Michigan State: Five things we learned vs. Indiana
Here are five takeaways from Matt Charboneau following Michigan State’s 17-9 win over Indiana on Saturday.
WHEN IT MATTERS
The numbers for sophomore quarterback Brian Lewerke weren’t great for the third straight week and this time there was no poor weather to blame. However, when the game was on the line, the sophomore quarterback made the throws he needed to, hitting freshman Cody White for 16 yards on a third-down pass in the fourth quarter that set up a 4-yard pass to freshman Hunter Rison on fourth-and-3 to extend what turned out to be the winning drive. Lewerke capped that drive with a 10-yard touchdown pass to junior Felton Davis and on the final drive of the game found White for 32 yards on third-and-9 to effectively put the game away.
Lewerke finished 16-for-29 for 185 yards but was off the mark often in the first half. Sharp he was not, but what the young quarterback showed, as he did the previous two weeks in wins at Michigan and Minnesota, was that he has a knack for making winning plays. There’s no doubt the Spartans need more production from Lewerke, but one thing is becoming clear: Even when he’s struggling he’s the guy they’ll be counting on to lead the offense.
FRESHMEN STEP UP
It was interesting that late in the game, when Lewerke needed to make play, he looked toward White and Rison, two true freshmen who have steadily seen their snaps increase on a weekly basis. White had a career game, catching six passes for 99 yards, while Rison had just two grabs for 13 yards. But those two grabs were huge, the first converting a fourth-and-3 on that go-ahead drive, while Rison had a 9-yard catch on third-and-8 to extend the final drive that put the game away. White’s first big catch was a 16-yarder that set up Rison’s fourth-down conversion and his last was a 32-yard catch on third down on the final drive.
Of the nine combined touches for White and Rison, seven produced first downs, including three of the four critical plays on the final two scoring drives. The Spartans have plenty of young playmakers at wide receiver, but this game was a chance for White and Rison to emerge. “They made a name for themselves today because they made some big-time catches in critical situations,” co-offensive coordinator Dave Warner said. “We’ve had a lot of confidence in them all year long and today they stepped up and did a great job for us.”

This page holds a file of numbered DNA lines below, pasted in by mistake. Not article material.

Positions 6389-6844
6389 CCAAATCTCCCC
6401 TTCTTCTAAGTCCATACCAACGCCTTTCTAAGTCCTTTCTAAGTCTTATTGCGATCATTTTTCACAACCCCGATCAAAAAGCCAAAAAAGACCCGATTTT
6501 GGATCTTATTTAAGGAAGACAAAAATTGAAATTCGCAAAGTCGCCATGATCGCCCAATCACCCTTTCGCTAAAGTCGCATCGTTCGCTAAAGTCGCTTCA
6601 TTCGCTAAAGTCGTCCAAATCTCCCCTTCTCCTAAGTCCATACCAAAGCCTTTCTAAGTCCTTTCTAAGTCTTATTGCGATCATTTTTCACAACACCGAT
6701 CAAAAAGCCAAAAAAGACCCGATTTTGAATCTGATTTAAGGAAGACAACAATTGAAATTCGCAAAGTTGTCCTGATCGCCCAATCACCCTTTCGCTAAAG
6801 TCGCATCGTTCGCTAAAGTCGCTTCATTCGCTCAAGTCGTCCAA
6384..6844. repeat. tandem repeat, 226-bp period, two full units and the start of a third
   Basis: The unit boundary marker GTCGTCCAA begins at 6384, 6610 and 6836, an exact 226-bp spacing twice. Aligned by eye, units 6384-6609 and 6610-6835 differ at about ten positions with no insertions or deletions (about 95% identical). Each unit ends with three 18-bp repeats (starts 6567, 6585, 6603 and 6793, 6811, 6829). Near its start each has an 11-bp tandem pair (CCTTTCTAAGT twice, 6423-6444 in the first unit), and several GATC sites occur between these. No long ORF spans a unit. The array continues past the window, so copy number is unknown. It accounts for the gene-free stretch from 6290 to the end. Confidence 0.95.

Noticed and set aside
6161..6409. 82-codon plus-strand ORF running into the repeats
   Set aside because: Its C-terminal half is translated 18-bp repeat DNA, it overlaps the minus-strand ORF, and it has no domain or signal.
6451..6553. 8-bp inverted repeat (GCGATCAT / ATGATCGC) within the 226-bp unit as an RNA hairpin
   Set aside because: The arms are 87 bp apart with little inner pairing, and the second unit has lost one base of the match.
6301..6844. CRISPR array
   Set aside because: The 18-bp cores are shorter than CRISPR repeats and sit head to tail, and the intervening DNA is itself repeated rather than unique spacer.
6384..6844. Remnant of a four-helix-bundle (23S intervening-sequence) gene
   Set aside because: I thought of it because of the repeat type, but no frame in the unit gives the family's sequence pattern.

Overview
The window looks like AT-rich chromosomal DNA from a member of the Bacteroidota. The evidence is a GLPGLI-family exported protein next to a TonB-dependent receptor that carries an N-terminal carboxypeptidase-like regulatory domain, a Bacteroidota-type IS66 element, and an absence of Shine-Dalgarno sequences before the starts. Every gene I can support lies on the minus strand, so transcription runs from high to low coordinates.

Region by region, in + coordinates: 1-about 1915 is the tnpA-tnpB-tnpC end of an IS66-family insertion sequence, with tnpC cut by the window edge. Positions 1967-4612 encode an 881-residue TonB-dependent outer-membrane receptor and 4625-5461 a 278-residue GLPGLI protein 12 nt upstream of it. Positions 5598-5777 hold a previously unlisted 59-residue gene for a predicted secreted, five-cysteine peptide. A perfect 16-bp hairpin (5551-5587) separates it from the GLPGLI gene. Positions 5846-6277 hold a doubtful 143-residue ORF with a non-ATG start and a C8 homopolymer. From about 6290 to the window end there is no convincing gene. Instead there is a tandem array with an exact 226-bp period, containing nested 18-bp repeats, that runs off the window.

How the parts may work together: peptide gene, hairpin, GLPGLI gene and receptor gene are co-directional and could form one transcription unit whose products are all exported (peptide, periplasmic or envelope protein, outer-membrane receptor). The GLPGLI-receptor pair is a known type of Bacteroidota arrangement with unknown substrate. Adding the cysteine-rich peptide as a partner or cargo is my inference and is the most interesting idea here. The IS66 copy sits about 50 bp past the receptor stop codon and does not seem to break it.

Michigan State coach Mark Dantonio made it pretty clear after the game why he decided to let LJ Scott play on Saturday – because they needed him to. And, quite frankly, Scott probably needed it, too. The junior running back was arrested on Wednesday for a seventh driving infraction in the past two years and on Friday accepted a plea deal and paid $560 in fines and costs to resolve the ticket he received for driving on a suspended license. Some questioned it but Dantonio remained steadfast. “Ultimately, sometimes you’re put in situations where you have to make very tough decisions,” Dantonio said. “However, this was not one of them.”
In other words, Dantonio made it clear it wasn’t a big deal, and for a coach who’s not been afraid to show players the door, it says something that he stood behind his player. Scott responded with 87 yards rushing with a touchdown, and for his part, he was just happy to be moving past the incident. What does it mean in the long run? Hard to say, but it’s another example of the fact this team is much tighter than the one from last season.
SHUTTING THE DOOR
Michigan State’s defense was good once again, avoiding a fourth-quarter letdown like it had last week against Minnesota. Where the Spartans really shined was in the red zone, where they forced Indiana to settle for field goals three times – two of those kicks coming after the Hoosiers had moved into the red zone. It proved critical as Michigan State’s offense took time to get rolling and the final stop, with the Hoosiers sitting at first-and-10 from the MSU 11, allowed the Spartans to march down the field and take the lead.
Overall, the Spartans allowed 95 yards rushing and 253 overall as Indiana was just 4-for-17 on third downs. It’s the sort of defense Michigan State didn’t get last season as it held a lead in every game but finished 3-9. The defense is making the big plays now and leaning heavily on young players to do it. If it can continue to do so down the stretch, Michigan State will push the likes of Penn State and Ohio State in the race for the East Division title.
CLOSING THE DEAL
After allowing 21 fourth-quarter points last week at Minnesota, Michigan State put plenty of focus this week on finishing strong. The defense played well the entire game and was especially strong in the fourth quarter while the offense made its biggest plays in the final 15 minutes. Michigan State rarely made big plays late in the game last season and its showing that its young team is figuring things out quicker than most expected.
“We found a way to win and that’s what good football teams do,” coach Mark Dantonio said. “You could really look at us as a program, over the last number of years, and when we’ve had big years, we found a way to win close games. You can go back and look at the games that we on in ’13, or the games we won in ’14 or ’15, and we just found a way to win, and there’s something to that. There’s something to that and there’s life lessons in that. That’s the biggest thing I think we can take away from this.”